I’ve noticed something recently in many of the queries I receive: the writer wants to tell me all about the emotional journey of the story, but they aren’t telling me the actual story. Quite often, it feels like I’m given a general premise and a resolution but I don’t actually know what happens between the first and last pages.
Let’s think about this a bit. What is a story? It’s action, plot, and characters that are going places and doing things. Ideally for the writer, the problem is with the pitch (easy to fix) rather than with the entire book (not as easy to fix). Remember: the emotional journey of a character is reflected in the action of the story. But the story itself is just that—action, characters making moves that are always working towards a goal.
Here’s an example of what I’m talking about. (Note: this is not a real query):
(Protagonist)’s life has not been easy, but she’s made it through. Surviving a decidedly rough upbringing, she must cope with the pain of her mother’s violent drug abuse from a very early age.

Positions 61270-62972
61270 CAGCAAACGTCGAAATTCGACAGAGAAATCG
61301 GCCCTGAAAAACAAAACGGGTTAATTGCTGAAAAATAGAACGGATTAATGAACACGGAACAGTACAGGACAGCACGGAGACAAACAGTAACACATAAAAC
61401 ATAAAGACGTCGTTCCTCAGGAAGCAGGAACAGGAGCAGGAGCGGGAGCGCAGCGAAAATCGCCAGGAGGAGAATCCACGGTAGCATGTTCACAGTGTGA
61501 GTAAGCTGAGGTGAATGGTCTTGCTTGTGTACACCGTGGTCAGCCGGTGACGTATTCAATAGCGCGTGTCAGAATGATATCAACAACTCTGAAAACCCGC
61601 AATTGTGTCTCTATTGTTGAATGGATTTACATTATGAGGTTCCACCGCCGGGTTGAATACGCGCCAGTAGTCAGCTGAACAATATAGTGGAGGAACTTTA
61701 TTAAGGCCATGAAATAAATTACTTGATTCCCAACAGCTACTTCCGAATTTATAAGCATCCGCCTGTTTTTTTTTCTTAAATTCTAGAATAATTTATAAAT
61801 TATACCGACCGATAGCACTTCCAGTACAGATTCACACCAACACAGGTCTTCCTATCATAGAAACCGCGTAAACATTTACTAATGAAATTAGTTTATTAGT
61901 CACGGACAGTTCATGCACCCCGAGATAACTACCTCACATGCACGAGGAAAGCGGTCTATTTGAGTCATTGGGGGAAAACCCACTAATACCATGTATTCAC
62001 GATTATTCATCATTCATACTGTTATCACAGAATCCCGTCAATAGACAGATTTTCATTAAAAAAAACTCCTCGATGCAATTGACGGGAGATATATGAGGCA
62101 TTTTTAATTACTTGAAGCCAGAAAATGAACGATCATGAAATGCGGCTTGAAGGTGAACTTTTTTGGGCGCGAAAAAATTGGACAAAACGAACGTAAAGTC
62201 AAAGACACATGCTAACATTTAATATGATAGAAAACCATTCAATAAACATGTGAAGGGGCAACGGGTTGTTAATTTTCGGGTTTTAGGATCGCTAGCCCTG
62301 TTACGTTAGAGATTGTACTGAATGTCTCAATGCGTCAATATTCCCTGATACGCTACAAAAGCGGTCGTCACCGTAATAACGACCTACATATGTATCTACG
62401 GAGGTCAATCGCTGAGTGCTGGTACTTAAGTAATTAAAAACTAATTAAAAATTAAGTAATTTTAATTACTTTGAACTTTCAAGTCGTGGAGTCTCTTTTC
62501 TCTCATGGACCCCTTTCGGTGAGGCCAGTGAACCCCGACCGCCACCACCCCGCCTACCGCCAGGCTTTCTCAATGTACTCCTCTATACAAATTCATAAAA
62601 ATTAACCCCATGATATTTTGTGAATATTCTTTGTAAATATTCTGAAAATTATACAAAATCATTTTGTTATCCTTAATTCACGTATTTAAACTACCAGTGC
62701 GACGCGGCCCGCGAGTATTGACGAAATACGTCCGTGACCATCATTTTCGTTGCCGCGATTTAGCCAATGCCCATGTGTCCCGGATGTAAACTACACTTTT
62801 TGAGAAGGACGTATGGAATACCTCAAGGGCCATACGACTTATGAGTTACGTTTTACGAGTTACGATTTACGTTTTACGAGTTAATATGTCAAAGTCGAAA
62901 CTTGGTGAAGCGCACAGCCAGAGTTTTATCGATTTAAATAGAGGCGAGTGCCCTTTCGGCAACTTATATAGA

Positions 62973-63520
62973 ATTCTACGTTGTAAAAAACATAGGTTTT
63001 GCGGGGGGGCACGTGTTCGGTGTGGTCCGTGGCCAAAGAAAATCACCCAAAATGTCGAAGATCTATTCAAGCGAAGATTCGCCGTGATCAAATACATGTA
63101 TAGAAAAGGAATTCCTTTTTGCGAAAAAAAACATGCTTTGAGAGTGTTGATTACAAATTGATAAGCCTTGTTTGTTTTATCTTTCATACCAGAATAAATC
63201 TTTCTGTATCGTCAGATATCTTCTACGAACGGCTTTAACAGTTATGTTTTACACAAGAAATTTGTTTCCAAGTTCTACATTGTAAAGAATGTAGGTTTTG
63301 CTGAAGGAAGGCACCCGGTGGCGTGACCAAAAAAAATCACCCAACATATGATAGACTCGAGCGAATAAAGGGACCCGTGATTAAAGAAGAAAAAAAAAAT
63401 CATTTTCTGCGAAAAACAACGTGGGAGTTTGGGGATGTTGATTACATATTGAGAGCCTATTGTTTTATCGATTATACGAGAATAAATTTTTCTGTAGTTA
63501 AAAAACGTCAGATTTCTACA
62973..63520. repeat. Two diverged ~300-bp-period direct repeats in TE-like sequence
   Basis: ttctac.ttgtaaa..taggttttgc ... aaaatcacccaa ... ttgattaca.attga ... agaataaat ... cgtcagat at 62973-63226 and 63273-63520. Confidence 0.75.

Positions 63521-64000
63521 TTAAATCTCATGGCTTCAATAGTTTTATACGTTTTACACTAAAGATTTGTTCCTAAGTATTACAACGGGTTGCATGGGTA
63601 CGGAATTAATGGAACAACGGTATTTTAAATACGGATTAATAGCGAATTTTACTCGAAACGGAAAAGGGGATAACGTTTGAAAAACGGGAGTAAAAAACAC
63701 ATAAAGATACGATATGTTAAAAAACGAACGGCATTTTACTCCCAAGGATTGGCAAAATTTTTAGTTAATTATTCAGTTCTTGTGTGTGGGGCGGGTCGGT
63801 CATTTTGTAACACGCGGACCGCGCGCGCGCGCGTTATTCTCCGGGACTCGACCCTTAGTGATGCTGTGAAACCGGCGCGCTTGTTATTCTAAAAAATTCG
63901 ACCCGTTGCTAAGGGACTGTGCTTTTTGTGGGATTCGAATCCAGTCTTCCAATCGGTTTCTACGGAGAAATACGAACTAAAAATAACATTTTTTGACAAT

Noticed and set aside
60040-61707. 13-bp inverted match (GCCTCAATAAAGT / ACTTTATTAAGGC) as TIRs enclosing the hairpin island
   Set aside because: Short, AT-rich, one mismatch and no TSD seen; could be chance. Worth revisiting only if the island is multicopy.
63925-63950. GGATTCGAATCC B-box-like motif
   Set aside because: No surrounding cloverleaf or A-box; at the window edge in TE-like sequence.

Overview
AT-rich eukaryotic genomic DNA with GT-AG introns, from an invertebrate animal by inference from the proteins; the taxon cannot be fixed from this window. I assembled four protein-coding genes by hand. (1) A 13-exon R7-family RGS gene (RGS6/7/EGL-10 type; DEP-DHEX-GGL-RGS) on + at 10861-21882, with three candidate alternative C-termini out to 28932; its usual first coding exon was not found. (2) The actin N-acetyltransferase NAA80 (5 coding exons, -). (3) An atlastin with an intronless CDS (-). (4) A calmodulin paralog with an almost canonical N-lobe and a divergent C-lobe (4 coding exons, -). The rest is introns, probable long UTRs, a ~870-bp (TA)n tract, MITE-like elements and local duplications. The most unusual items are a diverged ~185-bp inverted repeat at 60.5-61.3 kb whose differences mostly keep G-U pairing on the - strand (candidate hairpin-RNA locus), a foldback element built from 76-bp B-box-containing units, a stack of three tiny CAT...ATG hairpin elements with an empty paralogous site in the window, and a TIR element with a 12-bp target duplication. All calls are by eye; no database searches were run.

Okay, we’re getting somewhere…
Vowing to never fall into the same traps as her mother, she relocates to a new city to start her entire life over. She must battle each day to find happiness and contentment, and not let her demons rule her life.
However, she feels that the memories of her past are never far behind. Throughout the story, she has to learn that we’re all human and that her mother needs her help. Ultimately, she forgives her mother and gets her into treatment.
Wait, hang on. What actually happens in the novel?
When it comes to distilling your entire novel into one paragraph for your query—a task I do not envy—you must zero in on the main characters and plot points. The emotional journey of a book is important, but when it comes to the pitch, be sure to convey the actual story first, and bring in the broader themes after.